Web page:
Some call a stay in the San Blas "a sigh of relief."
The San Blas Islands, off the coast of Caribbean Panama, are a world class cruising destination for sailors from all points of the globe. Some cruisers never leave. Chris and I were fortunate to spend 2 weeks here dodging lightning, snorkeling, swimming, visiting with the native Kuna peoples and surviving a 35 knot blow.
Oh yeah, and we experienced one more thing: full frontal nudity. But I'm getting ahead of myself.
A Kuna hut in the Lemon Cayes
First stop: The West Lemon Cayes. Negotiating the reefs was a new and slightly harrowing experience for Chris and I. But we made it through the two weeks without hitting anything, which is always one of the goals of any cruise! :-)
Espiritu at rest
We spent hours swimming in and snorkeling in the pristine reefs at West Lemon Cayes.
A spotted eagle ray sighting was a real treat
The reefs of San Blas boast 50+ foot visibility
So quiet you can hear your blood pressure drop
We had our first encounter with the local Kuna tribes here in the Lemons. The Kunas have inhabited the San Blas for generations and have maintained their traditional way of life even into the 21st century.
We encountered four very young Kuna children playing in a dugout canoe
How cute are they? Fortunately for me, the Kuna language has been
slowly dying out in recent years, and they now speak primarily Spanish.
The Kuna children swim and play in their Underoos
What a privilege it was to visit with these cuties.
We gave them some candies and were on our way.
Later some young Kunas paddled up to Espiritu in their dugout canoe and sold us 6 small, freshly caught lobster tails for $10. We used all of our butter stores and indulged in a feast to remember with the table up in the cockpit. As the sun slowly set behind us, the breeze rustled the coconut palms and Espiritu gently bobbed in the water, we counted our blessings as the lobster melted in our mouths.
The next morning, we explored the tiny islands of the Lemon Cayes.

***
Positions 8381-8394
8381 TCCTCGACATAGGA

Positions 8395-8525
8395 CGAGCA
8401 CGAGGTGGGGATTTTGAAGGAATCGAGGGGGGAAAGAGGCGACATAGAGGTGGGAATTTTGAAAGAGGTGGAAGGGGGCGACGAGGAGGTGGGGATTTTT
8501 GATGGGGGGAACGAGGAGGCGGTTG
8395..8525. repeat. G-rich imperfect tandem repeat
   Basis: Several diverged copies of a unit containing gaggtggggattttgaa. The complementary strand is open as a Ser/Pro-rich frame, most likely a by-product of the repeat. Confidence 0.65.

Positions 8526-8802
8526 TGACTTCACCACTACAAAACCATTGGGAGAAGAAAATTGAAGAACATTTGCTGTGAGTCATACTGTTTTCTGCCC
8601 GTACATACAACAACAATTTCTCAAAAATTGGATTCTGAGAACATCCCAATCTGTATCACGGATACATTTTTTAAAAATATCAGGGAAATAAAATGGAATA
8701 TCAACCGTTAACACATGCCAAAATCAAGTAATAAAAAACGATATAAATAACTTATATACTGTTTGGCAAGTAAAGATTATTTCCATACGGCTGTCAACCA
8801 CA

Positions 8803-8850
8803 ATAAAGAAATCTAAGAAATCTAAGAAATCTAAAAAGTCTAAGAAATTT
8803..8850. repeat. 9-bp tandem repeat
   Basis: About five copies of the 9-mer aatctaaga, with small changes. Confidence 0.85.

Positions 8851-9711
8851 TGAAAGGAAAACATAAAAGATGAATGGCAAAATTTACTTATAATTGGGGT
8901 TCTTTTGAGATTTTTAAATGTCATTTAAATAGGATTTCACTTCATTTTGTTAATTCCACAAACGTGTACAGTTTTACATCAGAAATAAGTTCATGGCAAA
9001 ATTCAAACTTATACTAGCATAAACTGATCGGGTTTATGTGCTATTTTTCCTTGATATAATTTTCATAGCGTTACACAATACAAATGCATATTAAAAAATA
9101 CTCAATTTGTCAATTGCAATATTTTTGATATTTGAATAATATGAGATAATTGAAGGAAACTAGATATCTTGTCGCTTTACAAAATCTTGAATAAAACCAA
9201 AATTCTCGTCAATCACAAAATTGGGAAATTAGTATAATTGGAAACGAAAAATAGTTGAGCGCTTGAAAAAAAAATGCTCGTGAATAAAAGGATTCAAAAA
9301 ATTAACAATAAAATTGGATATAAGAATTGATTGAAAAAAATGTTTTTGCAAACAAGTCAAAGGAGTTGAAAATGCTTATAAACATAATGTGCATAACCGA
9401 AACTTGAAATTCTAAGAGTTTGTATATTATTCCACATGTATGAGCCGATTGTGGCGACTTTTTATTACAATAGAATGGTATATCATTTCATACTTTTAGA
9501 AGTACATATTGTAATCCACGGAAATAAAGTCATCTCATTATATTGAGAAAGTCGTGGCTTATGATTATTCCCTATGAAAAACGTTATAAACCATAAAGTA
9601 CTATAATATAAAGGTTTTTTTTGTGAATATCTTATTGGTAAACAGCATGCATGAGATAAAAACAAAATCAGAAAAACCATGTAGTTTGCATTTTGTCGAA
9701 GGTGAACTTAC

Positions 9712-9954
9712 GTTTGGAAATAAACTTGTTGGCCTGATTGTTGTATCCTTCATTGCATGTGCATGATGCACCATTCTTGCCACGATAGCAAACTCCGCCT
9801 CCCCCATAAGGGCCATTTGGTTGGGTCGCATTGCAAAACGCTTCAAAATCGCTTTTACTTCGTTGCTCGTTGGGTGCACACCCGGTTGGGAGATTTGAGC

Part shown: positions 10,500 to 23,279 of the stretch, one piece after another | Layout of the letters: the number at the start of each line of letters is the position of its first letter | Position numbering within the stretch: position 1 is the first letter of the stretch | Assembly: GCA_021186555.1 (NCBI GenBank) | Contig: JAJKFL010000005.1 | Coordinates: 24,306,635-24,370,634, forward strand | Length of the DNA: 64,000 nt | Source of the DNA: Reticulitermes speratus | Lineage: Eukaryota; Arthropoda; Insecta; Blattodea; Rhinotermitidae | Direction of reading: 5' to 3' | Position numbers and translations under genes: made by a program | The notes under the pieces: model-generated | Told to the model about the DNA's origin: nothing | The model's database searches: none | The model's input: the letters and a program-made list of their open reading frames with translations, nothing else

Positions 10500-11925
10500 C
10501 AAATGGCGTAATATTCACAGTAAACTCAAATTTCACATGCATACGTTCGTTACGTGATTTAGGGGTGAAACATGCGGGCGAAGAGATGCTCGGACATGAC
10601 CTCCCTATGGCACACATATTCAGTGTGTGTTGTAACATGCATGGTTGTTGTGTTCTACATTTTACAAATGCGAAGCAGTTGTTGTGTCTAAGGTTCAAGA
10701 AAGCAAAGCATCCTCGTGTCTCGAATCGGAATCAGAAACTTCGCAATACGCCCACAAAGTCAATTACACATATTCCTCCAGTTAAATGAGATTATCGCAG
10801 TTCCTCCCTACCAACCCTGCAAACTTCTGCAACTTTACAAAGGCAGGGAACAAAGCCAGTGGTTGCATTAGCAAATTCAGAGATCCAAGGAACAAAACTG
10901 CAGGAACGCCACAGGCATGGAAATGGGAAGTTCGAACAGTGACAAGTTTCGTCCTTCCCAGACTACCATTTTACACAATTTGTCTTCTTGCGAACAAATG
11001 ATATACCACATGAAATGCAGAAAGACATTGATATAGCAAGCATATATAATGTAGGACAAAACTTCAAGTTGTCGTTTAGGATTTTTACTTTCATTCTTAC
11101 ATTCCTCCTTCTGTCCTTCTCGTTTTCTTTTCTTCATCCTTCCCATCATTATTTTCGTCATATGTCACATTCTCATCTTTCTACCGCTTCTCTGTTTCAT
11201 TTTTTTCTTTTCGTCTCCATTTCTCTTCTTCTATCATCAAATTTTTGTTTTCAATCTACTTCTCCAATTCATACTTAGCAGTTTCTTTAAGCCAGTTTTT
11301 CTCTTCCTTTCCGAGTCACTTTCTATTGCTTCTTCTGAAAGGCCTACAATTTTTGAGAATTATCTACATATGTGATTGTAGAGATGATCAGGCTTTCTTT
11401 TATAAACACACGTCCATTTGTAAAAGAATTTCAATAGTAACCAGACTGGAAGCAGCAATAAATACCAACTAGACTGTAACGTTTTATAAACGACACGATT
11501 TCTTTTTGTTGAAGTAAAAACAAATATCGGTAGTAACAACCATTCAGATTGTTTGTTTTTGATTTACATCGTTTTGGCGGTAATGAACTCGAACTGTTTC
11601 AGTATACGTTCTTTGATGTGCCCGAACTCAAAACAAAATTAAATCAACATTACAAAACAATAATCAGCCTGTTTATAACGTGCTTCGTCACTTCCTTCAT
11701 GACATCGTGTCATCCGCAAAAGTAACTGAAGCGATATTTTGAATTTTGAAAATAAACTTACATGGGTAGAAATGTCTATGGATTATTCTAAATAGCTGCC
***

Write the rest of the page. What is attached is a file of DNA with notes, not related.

In accordance with their surroundings, the palms seem to hula to the left and the right
There is a tiny bar run by the Kunas here in the Lemons, with an eensy-weensy
book exchange and VEEEEEEEEEERY slow dial up internet.
The Kunas call themselves warriors, but they seem very peaceful and friendly to me.
History does show that the Kunas put up a good fight against the Spanish conquistadors, however.
Nobody likes their home threatened and invaded.
Perhaps this Kuna palm totem gives a clue to the warrior side of their culture
Wait -- did I hear you say "book exchange?" (My two favorite words)
Next stop: The Hollandaise Cayes
We were excited to visit an area called "The Swimming Pool" in the Hollandaise Cayes. We sailed there but left the catamarans to anchor in the middle of the very shallow "swimming pool," and we anchored in deeper water at the entrance to the reef.
We immediately jumped in the dinghy and flew over to explore Turtle Island and "The Swimming Pool."
The shallow, crystal clear water of "The Swimming Pool" beckons
Bobbing in "The Swimming Pool"
Chris has a go. We spent more than an hour laughing,
talking and playing in the water, just the two of us.
The other end of "The Swimming Pool"
A reminder that the Kunas are not the only inhabitants of these islands
A Kuna hut enjoys prime waterfront property before a crystalline reef
We snorkelled with two pairs of Caribbean reef squids
Alas, we are still in the rainy season here in Panama. And soon enough, the afternoon storm clouds began to gather and thunder and lightning sent us scampering back to the cozy comfort of Espiritu.
And just like that, a 35 knot blow was upon us.